## II. MODEL

In this work, we study normal modes of the system of three identical spherical resonators arranged in configurations ranging from an equilateral triangle formed by the centers of the resonators almost touching each other to a linear chain. Designating positions of the centers of the resonators by their position vectors *r*_{i}, we can present the field in the region outside of the resonators as a linear combination of vector spherical harmonics (VSH) $Nm,l(3)r$ (TM polarization) and $Mm,l(3)r$ (TE polarization),^{1} where upper index three indicates the radial dependence in the form of outgoing spherical waves,

Upper index in the expansion coefficients $al,m(i)$ and $bl,m(i)$ numerates different spheres and runs from 1 to 3. The internal field in each sphere can be presented as

where upper index 1 in the VSHs indicates that the radial dependence is given by the Bessel functions of the first kind, which remain finite at the centers of the spheres. To facilitate applications of the Maxwell boundary conditions at the surface of each sphere, one can use the so-called translation theorem^{14} expressing VSH centered on one sphere in terms of VSHs centered at different spheres. This procedure results in the following system of equations for expansion coefficients of the scattered field:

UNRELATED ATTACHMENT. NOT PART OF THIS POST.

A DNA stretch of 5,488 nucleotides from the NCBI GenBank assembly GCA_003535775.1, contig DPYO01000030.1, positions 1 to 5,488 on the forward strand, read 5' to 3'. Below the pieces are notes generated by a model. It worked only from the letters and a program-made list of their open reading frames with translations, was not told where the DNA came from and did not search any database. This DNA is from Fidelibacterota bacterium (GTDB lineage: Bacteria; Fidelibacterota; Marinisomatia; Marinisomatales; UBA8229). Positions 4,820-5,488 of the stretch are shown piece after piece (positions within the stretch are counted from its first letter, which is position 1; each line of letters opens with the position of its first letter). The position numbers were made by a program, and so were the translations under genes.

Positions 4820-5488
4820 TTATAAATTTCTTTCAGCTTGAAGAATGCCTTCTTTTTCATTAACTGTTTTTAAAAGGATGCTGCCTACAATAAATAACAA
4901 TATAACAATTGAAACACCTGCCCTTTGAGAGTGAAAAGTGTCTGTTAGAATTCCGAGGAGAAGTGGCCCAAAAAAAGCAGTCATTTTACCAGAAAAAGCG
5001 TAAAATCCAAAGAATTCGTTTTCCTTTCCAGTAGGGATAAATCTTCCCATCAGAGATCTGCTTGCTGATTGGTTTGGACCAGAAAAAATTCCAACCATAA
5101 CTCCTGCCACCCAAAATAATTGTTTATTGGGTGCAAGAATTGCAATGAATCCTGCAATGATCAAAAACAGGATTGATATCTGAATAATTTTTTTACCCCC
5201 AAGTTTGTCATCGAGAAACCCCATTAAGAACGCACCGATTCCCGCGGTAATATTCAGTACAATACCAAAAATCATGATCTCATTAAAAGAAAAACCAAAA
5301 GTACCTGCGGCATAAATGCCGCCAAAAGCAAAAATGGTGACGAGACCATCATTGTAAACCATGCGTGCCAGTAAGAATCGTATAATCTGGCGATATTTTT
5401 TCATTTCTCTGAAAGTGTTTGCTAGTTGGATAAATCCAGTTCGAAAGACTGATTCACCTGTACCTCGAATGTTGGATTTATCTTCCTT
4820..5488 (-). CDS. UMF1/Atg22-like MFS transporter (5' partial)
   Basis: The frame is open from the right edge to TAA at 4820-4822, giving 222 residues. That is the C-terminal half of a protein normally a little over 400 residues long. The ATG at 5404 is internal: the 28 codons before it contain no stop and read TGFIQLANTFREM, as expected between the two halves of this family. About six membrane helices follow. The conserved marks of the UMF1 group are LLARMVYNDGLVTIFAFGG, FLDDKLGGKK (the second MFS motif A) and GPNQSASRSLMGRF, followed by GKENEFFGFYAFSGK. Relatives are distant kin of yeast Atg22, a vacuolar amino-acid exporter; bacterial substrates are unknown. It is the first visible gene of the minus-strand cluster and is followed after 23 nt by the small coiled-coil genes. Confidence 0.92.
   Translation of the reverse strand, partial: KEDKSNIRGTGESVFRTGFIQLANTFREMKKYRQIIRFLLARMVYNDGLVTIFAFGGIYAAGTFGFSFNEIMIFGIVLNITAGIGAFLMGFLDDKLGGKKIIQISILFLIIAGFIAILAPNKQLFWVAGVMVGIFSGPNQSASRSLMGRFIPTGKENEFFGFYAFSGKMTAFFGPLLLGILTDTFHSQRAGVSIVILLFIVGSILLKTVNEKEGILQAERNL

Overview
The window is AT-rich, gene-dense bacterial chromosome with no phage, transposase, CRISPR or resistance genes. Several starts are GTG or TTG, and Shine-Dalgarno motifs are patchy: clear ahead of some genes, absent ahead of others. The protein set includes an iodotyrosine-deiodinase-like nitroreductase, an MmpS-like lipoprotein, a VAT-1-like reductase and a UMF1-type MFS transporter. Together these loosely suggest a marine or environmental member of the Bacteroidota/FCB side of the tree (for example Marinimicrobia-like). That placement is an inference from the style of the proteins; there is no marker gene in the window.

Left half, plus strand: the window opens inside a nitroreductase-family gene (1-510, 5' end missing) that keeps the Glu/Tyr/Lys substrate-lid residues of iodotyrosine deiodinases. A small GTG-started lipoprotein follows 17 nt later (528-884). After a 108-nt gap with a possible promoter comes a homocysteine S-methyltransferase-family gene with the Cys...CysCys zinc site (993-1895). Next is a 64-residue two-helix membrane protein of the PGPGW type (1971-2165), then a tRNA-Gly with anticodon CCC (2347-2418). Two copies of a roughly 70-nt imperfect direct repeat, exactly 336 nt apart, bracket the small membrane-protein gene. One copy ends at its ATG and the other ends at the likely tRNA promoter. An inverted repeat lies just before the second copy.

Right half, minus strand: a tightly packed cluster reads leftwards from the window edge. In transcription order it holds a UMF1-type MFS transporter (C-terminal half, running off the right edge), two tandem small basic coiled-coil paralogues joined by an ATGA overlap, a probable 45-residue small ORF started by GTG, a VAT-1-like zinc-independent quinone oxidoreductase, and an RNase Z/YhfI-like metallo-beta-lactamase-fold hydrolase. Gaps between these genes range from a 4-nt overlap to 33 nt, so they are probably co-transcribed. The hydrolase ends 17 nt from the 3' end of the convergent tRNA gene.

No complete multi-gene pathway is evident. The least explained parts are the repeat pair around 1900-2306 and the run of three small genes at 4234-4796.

where $\alpha l(TE)$ and $\alpha l(TM)$ are single sphere Mie coefficients defined as the ratios of the expansion coefficients of the scattered and incident fields, and $Al,ml1,m1rj\u2212ri$, $Bl,ml1,m1rj\u2212ri$ are so-called translation coefficients appearing after application of the translation theorem, which describe radiative coupling between spheres. For convenience of the readers, we provide explicit formulas for the translation coefficients in the Appendix to this article following Ref. 1. We also introduced a TE-polarized external incident field characterized by expansion coefficients $cm,l(inc)$ assuming that it only excites the first sphere (*i* = 1). Once scattering field coefficients $al,m(i)$ and $bl,m(i)$ are found, the expansion coefficients of the internal fields can be immediately computed as

where *n*_{d}, *n*_{w} are indices of refraction of the resonators and surrounding media, *x* = *kR*_{d} is the size parameter, *R*_{d} is the radius of the sphere, *k* is the vacuum wave number of electromagnetic field, and $\u2032$ signifies differentiation with respect to the entire argument of the respective spherical Bessel or Hankel functions.

The complexity of the system of equations defined by Eqs. (3) and (4) is determined by the translation coefficients $Al,ml1,m1rj\u2212ri$ and $Bl,ml1,m1rj\u2212ri$. For instance, when all spheres are arranged along a straight line, these coefficients might be made diagonal in polar indices^{1} $Al,ml1,m1=Al,ml1\delta m,m1,Bl,ml1,m1=Bl,ml1\delta m,m1$ by choosing the polar axis of the spherical coordinate system used to define VSHs along this line. In this coordinate system, Eqs. (3) and (4) with different values of *m* decouple significantly simplifying the numerical analysis of the problem.^{4,6,11,12}